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Management of the dunes

Plagioclimax vegetation

Much of the dunes at Magilligan would have developed into forest were it not for the introduction of rabbits. Rabbits are not native animals in Ireland or Great Britain. Introduced as an economic resource with skins being harvested from the warrens, these creatures preserved the dune vegetation by preventing the encroachment of trees and bushes. As such this is an excellent example of plagioclimax vegetation. In 1954 myxomatosis was introduced to Ireland. This is a viral disease which is present in South American rabbits but to which they are largely immune. When scientists discovered that it was generally fatal in European rabbits, they saw the virus as an opportunity of controlling rabbit populations in countries where it had been introduced and had multiplied to pest proportions. Myxomatosis was first used in Australia to control rabbit numbers there. Following its success in reducing numbers there, it was introduced into South East England in 1953 and spread, or was spread, to most parts of the British Isles by 1954. In some areas the mortality rate for rabbits was 99.8% (Lockley, The Private Life of the Rabbit 1964).Boardwalk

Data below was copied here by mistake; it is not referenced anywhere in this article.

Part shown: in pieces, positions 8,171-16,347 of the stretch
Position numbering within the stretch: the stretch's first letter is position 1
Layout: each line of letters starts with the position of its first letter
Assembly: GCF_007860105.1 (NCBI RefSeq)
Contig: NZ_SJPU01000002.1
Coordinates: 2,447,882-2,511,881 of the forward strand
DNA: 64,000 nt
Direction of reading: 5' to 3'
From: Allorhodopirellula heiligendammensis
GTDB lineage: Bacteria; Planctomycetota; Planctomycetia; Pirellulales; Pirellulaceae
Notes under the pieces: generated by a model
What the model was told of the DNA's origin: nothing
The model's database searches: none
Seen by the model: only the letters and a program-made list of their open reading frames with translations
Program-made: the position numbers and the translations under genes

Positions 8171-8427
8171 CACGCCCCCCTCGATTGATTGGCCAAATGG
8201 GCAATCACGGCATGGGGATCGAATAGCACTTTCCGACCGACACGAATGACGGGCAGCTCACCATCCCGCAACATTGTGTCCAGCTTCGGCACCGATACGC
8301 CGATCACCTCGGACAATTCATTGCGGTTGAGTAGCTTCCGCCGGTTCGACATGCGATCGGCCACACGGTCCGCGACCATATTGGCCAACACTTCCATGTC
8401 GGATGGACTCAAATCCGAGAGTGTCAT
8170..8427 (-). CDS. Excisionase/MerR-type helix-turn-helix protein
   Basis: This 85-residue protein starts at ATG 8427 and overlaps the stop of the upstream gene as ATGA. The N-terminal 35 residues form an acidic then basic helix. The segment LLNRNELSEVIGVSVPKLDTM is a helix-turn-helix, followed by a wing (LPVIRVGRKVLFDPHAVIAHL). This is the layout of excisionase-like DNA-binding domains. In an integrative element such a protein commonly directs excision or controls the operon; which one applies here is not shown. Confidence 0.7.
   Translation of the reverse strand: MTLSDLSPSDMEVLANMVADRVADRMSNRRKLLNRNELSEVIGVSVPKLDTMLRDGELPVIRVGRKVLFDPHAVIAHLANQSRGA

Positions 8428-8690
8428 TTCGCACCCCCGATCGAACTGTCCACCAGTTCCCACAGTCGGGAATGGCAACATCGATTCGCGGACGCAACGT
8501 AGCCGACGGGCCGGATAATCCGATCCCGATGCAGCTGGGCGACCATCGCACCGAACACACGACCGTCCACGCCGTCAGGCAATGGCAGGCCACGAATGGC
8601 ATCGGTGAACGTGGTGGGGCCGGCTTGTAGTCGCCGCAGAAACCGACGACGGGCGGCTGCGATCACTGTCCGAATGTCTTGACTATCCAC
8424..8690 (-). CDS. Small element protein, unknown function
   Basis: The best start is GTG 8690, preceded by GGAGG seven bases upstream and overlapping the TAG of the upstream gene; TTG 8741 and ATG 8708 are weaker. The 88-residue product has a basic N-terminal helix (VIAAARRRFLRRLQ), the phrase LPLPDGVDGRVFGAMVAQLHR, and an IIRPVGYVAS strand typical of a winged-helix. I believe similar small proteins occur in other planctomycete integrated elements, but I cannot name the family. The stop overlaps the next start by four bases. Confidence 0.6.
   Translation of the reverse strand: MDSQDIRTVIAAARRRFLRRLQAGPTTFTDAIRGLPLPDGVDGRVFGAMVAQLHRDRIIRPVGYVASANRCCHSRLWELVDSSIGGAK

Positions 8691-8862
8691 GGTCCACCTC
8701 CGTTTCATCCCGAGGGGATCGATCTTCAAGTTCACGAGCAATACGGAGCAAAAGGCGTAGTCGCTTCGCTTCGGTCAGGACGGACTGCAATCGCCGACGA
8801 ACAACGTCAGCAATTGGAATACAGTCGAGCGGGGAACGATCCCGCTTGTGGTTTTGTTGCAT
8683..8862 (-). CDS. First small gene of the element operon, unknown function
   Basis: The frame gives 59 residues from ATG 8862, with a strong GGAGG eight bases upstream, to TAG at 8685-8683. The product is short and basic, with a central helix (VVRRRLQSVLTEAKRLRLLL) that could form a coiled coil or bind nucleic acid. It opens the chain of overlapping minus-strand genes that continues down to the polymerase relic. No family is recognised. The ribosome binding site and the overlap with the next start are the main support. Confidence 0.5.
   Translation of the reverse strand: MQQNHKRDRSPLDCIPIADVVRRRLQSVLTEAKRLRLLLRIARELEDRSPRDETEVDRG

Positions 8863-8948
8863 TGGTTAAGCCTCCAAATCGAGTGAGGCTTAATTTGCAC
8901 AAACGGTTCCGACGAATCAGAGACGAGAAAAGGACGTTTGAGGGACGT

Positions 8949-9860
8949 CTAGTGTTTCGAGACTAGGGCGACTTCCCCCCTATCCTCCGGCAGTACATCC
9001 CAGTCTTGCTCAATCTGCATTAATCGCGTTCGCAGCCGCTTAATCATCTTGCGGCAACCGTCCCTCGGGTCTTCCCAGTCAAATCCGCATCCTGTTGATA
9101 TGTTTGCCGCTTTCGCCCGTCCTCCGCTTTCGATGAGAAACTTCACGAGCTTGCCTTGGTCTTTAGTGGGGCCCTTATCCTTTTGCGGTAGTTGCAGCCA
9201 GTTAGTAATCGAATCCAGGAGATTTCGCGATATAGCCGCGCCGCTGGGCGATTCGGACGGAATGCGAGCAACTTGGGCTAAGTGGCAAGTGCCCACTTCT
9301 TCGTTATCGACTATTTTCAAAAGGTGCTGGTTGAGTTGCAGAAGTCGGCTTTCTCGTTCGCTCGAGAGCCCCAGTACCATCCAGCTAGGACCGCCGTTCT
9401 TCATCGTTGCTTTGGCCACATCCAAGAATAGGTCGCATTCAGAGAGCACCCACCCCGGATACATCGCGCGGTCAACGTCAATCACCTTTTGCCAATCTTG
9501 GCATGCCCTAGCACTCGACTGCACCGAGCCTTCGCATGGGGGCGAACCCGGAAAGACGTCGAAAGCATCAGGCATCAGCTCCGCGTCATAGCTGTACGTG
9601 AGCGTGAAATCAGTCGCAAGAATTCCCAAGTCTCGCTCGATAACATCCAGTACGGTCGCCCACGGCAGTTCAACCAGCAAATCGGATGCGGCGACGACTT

In Magilligan, as elsewhere, rabbit numbers have declined sharply. This should have allowed the natural processes of vegetation succession to operate once again. However, in some areas of the Magilligan dunes, grazing animals (particularly cattle) have been introduced deliberately to retain the plagioclimax vegetation. These animals are placed on the dunes in a controlled way tp restrict the encroachment of forest plants into the dunes. However the burnet rose and the sea buckthorn are too thorny for the cattle to graze.

Recreation

Recreational use of dunes has an impact on the vegetation. Marram, in particular, has little resistance to trampling and, when damaged, the binding properties of the plant are lost. When the bare sand is exposed to the wind without the roots of the marram securing it, a blow-out can develop. This is a concave area of exposed sand on the face of a dune. Given time blow-outs can revegetate, but in extreme cases the entire dune ecosystem can be threatened in heavily used areas. In Magilligan beach access has been restricted by the use of fencing. The permitted access routes have boardwalks constructed to minimise damage to the vegetation.

Follow the links in the diagram below to explore the dunes.